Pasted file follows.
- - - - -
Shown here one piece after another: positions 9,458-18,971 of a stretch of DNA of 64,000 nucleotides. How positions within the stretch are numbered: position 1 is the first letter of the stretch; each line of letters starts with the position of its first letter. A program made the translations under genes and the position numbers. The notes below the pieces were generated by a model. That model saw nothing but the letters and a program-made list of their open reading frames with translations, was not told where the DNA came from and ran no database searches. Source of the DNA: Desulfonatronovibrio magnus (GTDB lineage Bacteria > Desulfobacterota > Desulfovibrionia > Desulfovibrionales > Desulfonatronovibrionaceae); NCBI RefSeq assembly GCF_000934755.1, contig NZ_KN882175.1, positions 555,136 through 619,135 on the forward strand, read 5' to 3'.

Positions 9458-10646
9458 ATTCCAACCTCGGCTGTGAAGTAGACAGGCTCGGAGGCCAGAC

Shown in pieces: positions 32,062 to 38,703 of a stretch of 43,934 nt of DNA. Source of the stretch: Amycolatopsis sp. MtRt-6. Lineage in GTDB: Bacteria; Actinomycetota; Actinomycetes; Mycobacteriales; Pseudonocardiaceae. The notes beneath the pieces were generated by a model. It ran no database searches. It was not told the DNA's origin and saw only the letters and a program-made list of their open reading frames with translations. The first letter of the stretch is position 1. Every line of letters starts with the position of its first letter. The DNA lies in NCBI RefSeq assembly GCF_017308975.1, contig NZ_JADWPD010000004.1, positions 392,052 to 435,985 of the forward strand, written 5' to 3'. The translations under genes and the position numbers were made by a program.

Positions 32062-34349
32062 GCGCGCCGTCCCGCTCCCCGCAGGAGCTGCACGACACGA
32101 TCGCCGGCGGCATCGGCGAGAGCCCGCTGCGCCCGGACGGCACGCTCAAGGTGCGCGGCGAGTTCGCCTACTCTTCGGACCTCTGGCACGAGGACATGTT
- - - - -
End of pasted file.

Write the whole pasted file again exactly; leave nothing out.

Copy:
Shown here one piece after another: positions 9,458-18,971 of a stretch of DNA of 64,000 nucleotides. How positions within the stretch are numbered: position 1 is the first letter of the stretch; each line of letters starts with the position of its first letter. A program made the translations under genes and the position numbers. The notes below the pieces were generated by a model. That model saw nothing but the letters and a program-made list of their open reading frames with translations, was not told where the DNA came from and ran no database searches. Source of the DNA: Desulfonatronovibrio magnus (GTDB lineage Bacteria > Desulfobacterota > Desulfovibrionia > Desulfovibrionales > Desulfonatronovibrionaceae); NCBI RefSeq assembly GCF_000934755.1, contig NZ_KN882175.1, positions 555,136 through 619,135 on the forward strand, read 5' to 3'.

Positions 9458-10646
9458 ATTCCAACCTCGGCTGTGAAGTAGACAGGCTCGGAGGCCAGAC

Shown in pieces: positions 32,062 to 38,703 of a stretch of 43,934 nt of DNA. Source of the stretch: Amycolatopsis sp. MtRt-6. Lineage in GTDB: Bacteria; Actinomycetota; Actinomycetes; Mycobacteriales; Pseudonocardiaceae. The notes beneath the pieces were generated by a model. It ran no database searches. It was not told the DNA's origin and saw only the letters and a program-made list of their open reading frames with translations. The first letter of the stretch is position 1. Every line of letters starts with the position of its first letter. The DNA lies in NCBI RefSeq assembly GCF_017308975.1, contig NZ_JADWPD010000004.1, positions 392,052 to 435,985 of the forward strand, written 5' to 3'. The translations under genes and the position numbers were made by a program.

Positions 32062-34349
32062 GCGCGCCGTCCCGCTCCCCGCAGGAGCTGCACGACACGA
32101 TCGCCGGCGGCATCGGCGAGAGCCCGCTGCGCCCGGACGGCACGCTCAAGGTGCGCGGCGAGTTCGCCTACTCTTCGGACCTCTGGCACGAGGACATGTT